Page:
An article published in May in Quanta Magazine had the following remark as its lead:

A surprising new proof is helping to connect the mathematics of infinity to the physical world.

My first thought was that the mathematics of infinity is already connected to the physical world. But Natalie Wolchover’s opening few paragraphs were inviting:

With a surprising new proof, two young mathematicians have found a bridge across the finite-infinite divide, helping at the same time to map this strange boundary.

The boundary does not pass between some huge finite number and the next, infinitely large one. Rather, it separates two kinds of mathematical statements: “finitistic” ones, which can be proved without invoking the concept of infinity, and “infinitistic” ones, which rest on the assumption — not evident in nature — that infinite objects exist.

Mapping and understanding this division is “at the heart of mathematical logic,” said Theodore Slaman, a professor of mathematics at the University of California, Berkeley. This endeavor leads directly to questions of mathematical objectivity, the meaning of infinity and the relationship between mathematics and physical reality.

It is becoming increasingly clear to me that harmonizing the finite and the infinite has been an almost ever-present human enterprise, at least as old as the earliest mythical descriptions of the worlds we expected to find beyond the boundaries of the day-to-day, worlds that were below us or above us, but not confined, not finite. I have always been provoked by the fact that mathematics found greater precision with the use of the notion of infinity, particularly in the more concept-driven mathematics of the 19th century, in real analysis and complex analysis. Understanding infinities within these conceptual systems cleared productive paths in the imagination. These systems of thought are at the root of modern physical theories. Infinite dimensional spaces extend geometry and allow topology. And finding the infinite perimeters of fractals certainly provides some reconciliation of the infinite and the finite, with the added benefit of ushering in new science.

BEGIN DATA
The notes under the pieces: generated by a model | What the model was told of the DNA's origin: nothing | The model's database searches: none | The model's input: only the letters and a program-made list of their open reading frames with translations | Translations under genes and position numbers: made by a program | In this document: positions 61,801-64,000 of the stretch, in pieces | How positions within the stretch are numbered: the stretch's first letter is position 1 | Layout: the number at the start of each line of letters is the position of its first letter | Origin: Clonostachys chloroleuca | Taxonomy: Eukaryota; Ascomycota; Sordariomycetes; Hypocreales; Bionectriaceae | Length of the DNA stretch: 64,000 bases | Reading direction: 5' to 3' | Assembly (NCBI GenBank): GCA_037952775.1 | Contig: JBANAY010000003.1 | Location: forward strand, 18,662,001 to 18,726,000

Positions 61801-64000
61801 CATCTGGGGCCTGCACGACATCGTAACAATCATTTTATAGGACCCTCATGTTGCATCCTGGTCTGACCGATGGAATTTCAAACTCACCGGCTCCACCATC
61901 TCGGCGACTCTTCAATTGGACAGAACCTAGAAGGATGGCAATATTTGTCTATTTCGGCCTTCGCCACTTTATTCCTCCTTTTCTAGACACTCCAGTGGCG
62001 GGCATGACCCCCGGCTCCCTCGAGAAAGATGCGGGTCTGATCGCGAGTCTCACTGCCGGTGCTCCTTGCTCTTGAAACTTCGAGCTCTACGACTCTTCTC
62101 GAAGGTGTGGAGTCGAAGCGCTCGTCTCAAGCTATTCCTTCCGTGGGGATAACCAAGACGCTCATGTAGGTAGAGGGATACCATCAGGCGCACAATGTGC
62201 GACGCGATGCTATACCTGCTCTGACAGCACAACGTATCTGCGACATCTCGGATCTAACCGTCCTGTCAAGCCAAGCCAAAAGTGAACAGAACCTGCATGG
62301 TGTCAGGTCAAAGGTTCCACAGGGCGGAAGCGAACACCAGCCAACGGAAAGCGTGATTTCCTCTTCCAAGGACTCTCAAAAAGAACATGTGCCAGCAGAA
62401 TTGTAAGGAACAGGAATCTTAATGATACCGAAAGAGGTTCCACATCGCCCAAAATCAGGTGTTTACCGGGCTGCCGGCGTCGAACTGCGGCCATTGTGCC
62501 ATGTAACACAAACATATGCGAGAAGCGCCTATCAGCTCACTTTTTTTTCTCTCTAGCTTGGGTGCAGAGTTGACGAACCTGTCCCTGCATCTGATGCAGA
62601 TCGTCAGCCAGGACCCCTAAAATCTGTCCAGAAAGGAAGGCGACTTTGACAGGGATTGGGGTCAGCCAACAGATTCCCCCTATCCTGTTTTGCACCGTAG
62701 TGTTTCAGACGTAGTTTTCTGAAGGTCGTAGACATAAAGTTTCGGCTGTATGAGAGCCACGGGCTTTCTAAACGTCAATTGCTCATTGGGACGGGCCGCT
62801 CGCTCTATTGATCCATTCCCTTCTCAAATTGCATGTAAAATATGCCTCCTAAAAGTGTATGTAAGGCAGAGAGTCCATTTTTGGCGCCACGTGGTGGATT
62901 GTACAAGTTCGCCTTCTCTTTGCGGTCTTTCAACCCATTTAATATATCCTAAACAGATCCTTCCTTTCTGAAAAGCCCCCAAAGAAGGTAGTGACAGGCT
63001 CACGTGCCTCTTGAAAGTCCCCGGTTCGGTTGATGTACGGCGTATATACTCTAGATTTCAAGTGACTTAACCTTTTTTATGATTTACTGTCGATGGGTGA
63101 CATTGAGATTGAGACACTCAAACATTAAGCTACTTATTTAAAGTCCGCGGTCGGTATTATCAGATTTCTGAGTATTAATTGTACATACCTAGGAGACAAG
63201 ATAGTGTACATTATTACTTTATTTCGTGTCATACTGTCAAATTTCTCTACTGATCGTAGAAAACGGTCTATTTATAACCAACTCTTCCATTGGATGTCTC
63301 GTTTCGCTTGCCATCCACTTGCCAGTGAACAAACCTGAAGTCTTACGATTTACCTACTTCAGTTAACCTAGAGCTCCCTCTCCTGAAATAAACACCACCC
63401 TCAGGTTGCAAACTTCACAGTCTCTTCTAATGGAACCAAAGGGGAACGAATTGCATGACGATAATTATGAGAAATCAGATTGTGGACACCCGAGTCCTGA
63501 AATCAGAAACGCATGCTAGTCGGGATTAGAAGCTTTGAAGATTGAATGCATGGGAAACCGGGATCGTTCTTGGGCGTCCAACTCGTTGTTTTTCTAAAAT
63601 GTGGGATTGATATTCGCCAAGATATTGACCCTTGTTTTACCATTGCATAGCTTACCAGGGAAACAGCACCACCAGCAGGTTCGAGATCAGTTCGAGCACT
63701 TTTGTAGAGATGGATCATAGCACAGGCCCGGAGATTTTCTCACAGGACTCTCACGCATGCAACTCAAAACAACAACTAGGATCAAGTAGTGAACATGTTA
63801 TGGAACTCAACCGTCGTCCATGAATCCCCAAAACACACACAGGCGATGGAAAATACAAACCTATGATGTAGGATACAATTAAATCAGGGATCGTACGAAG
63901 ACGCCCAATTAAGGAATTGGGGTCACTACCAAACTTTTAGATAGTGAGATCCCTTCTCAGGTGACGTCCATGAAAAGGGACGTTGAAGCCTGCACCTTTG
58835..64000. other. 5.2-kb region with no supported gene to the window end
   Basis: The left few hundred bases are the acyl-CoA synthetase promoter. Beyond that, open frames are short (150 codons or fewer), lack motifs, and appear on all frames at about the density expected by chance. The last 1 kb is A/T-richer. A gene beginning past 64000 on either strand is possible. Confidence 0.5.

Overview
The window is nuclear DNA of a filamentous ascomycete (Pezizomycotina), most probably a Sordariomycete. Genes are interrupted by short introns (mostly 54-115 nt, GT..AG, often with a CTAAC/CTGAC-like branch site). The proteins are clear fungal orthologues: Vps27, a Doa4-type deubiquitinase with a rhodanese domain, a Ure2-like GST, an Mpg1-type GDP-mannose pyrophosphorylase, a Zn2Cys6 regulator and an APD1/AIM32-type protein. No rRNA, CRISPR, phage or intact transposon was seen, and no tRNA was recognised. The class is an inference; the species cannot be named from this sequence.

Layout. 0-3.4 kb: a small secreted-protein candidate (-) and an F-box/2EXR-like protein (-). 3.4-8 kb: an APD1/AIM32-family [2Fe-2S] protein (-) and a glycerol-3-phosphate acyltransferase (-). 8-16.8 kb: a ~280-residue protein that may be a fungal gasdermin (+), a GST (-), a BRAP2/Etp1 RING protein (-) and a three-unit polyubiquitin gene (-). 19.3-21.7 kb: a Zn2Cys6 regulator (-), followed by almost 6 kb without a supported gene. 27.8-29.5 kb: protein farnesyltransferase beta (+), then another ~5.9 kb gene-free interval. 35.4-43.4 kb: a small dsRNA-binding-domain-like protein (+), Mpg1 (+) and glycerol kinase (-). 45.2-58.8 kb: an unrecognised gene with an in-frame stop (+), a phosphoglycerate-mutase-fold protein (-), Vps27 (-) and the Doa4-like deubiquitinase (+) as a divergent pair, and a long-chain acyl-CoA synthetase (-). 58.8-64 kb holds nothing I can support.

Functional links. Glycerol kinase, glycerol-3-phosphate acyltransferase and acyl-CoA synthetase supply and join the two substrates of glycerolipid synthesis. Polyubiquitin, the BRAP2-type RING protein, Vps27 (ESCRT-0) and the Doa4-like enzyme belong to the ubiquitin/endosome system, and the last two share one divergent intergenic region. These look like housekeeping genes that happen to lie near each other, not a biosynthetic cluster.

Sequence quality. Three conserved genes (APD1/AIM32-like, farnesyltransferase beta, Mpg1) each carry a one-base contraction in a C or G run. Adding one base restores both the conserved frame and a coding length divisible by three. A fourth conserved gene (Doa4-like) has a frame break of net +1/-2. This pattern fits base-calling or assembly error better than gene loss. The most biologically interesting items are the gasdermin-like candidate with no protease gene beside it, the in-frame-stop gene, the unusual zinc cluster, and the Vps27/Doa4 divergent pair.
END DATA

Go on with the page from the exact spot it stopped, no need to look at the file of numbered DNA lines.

Within mathematics, the questionable divide between the infinite and the finite seems to be most significant to mathematical logic. Wolchover’s article addresses work related to Ramsey theory, a mathematical study of order in combinatorial mathematics, a branch of mathematics concerned with countable, discrete structures. It is the relationship of a Ramsey theorem to a system of logic whose starting assumptions may or may not include infinity that sets the stage for its bridging potential. While the theorem in question is a statement about infinite objects, it has been found to be reducible to the finite, being equivalent in strength to a system of logic that does not rely on infinity.

Wolchover published another piece about disputes among mathematicians about the nature of infinity that was reproduced in Scientific American in December 2013. The dispute reported on here has to do with a choice between two systems of axioms.

According to the researchers, choosing between the candidates boils down to a question about the purpose of logical axioms and the nature of mathematics itself. Are axioms supposed to be the grains of truth that yield the most pristine mathematical universe? … Or is the point to find the most fruitful seeds of mathematical discovery…

Grains of truth or seeds of discovery, this is a fairly interesting and, I would add, unexpected choice for mathematics to have to make. The dispute in its entirety says something intriguing about us, not just about mathematics. The complexity of the questions surrounding the value and integrity of infinity, together with the history of infinite notions is well worth exploring, and I hope to do more.

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